The Republic of the Philippines v Maler Foundation and others and other appeals [2013] SGCA 66


In 1986, the President of the Philippines, Mr Ferdinand E. Marcos, was deposed by a non-violent coup later popularised as the ‘People Power Revolution’. During his tenure, Mr Marcos, his family and close associates are alleged to have illicitly looted public assets to amass a huge personal fortune. The Presidential Commission on Good Government (“PCGG”) was set up to recover the proceeds of the overthrown regime's corruption. Assets belonging to Mr and Mrs Marcos were located in Swiss bank accounts and were frozen following Mr Marcos’s fall from power. Following mutual legal assistance proceedings involving the Swiss and Philippines authorities, the Swiss deposits were released by the Swiss authorities to the Philippine National Bank (“PNB”) to hold as escrow agent pending the outcome of recovery proceedings in the Philippines. PNB deposited these sums in various banks in Singapore, including funds of $16.8 million and £4.2 million (“the Funds”) in a Singapore branch of WestLB AG (“WestLB”).

A number of parties sought entitlement to the Funds including plaintiffs in a human rights class action suit initiated by the human rights victims of the Marcos regime (“the Human Rights Victims”). The United States District Court of Hawaii had ruled in favour of the Human Rights Victims in February 1995, ordering sums in excess of $1.9 billion to be paid by the Marcos Estate. Subsequently, a deed of assignment ( “the Chinn Assignment”) was executed by the US District Court assigning “all right, title and interest” to the Swiss accounts for the benefit of the Human Rights Victims which in theory included the Funds. The Human Rights Victims claimed entitlement to the Funds based upon this assignment.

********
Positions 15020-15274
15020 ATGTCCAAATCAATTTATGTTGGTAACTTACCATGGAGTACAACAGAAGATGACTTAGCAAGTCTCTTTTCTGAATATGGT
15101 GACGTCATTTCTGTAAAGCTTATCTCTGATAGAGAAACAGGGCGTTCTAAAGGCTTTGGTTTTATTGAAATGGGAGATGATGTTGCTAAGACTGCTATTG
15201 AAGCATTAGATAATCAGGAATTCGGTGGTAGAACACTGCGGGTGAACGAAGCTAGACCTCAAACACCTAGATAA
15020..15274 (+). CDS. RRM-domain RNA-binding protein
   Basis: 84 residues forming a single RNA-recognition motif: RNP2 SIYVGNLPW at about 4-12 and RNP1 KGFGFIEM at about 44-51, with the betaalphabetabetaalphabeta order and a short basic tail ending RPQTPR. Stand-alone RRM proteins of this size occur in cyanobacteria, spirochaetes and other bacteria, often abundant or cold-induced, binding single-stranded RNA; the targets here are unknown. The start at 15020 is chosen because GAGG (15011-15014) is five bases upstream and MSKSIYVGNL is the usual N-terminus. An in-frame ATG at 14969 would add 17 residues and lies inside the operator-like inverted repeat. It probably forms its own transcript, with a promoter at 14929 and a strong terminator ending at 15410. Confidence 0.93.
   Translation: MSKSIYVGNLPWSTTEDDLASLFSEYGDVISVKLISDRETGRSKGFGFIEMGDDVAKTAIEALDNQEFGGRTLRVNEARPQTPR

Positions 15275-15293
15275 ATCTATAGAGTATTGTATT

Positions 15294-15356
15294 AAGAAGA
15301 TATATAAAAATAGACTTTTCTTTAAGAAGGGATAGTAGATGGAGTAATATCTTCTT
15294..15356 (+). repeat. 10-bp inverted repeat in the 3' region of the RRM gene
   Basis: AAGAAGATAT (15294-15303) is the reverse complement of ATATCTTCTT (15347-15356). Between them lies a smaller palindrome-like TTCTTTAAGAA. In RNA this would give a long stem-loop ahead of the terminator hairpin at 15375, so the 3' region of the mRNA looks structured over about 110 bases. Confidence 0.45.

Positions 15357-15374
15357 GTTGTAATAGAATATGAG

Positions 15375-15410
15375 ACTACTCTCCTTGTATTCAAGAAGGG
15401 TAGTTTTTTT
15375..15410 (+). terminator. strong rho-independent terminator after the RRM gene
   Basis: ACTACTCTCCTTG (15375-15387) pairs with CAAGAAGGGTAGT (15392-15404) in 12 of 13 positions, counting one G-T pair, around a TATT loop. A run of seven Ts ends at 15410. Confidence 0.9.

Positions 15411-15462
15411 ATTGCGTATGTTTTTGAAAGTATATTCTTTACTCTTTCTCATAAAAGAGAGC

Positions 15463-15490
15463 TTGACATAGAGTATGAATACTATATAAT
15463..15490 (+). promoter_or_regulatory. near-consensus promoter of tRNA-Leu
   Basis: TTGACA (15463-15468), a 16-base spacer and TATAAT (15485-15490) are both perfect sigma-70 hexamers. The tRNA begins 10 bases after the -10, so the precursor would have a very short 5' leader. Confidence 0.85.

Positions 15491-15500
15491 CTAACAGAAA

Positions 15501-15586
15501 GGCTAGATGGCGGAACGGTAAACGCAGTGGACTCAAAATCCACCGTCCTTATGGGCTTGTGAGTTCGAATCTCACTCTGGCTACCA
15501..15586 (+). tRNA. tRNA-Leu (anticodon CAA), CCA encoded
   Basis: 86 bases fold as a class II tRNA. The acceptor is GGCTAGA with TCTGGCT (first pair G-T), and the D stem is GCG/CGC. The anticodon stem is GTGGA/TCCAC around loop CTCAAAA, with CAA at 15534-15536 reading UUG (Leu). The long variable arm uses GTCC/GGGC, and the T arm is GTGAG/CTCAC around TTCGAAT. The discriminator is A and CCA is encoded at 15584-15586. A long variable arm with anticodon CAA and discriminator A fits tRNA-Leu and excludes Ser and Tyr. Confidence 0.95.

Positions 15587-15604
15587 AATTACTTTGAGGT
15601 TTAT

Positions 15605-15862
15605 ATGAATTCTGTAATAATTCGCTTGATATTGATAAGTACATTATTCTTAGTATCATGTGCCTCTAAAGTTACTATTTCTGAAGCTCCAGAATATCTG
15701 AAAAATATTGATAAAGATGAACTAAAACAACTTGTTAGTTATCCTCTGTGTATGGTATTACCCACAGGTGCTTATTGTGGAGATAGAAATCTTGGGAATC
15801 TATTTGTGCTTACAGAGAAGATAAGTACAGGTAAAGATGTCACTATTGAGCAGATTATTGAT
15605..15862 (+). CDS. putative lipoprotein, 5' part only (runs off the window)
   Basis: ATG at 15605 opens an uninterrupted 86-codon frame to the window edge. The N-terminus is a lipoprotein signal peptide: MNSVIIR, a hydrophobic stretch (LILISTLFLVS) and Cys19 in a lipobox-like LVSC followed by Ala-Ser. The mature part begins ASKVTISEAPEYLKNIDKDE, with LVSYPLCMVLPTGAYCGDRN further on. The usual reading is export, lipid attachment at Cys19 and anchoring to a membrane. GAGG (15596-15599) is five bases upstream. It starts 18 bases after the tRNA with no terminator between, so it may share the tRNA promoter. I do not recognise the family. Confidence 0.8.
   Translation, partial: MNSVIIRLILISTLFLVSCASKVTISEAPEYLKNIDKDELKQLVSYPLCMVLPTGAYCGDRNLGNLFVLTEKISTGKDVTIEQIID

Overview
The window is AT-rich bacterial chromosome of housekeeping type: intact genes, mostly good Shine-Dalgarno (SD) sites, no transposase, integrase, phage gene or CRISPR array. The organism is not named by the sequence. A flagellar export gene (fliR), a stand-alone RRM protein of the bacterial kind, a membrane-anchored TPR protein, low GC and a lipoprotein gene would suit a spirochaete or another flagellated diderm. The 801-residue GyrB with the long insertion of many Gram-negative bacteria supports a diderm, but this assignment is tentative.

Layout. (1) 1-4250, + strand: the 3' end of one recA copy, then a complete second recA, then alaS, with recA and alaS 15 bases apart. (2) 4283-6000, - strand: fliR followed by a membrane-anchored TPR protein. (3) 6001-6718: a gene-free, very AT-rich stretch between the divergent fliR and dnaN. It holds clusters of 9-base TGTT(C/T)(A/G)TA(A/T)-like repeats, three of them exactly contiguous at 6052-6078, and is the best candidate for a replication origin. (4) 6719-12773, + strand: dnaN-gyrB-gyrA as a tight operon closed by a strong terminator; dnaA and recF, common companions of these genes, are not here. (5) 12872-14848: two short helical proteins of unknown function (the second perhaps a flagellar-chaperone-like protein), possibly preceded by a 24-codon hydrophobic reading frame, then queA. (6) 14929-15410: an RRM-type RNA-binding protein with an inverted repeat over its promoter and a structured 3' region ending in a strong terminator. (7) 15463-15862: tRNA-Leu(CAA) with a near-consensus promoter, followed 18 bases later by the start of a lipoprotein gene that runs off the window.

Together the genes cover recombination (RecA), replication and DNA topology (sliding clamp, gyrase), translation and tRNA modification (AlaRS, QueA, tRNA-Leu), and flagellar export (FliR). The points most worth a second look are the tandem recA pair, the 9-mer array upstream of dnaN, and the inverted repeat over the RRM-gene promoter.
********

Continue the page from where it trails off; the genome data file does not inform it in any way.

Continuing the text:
Entitlement to the Funds was also claimed by a number of foundations (“the Foundations”), the original owners of the Swiss accounts which had held the deposits. The Republic of the Philippines (“the Republic”) also claimed entitlement to the Funds based upon a decision (“the Forfeiture Judgment”) of the Supreme Court of the Philippines forfeiting the Funds held in escrow by PNB. When PNB later attempted to procure the release of the Funds from WestLB, the bank refused due to the competing requests as to ownership of the Funds and issued interpleader proceedings to determine entitlement to the Funds.

In August 2012 the High Court of Singapore dismissed the entitlement claims by the Human Rights Victims, the Foundations and the Republic and held that PNB had legal title to the Funds. All three parties appealed.


On 30 December 2013, the Court of Appeal of Singapore dismissed the appeals, holding that none of the Appellants had satisfied the Court of Appeal that they held legal title to the Funds. The Court of Appeal affirmed the High Court’s finding that PNB held legal title to the Funds as the original named account holder with WestLB prior to the commencement of the interpleader proceedings.

The Republic had at first instance claimed legal and beneficial title of the Funds on the basis that:

(a) foreign acts of state (“the Forfeiture Judgment”) had transferred and vested ownership of the Funds in the Republic, and the Court should recognise the validity of the Republic's title; and

(b) the Human Rights Victims and the Foundations were estopped from re-litigating the act of state doctrine by reason of a decision of the Hawaiian Court.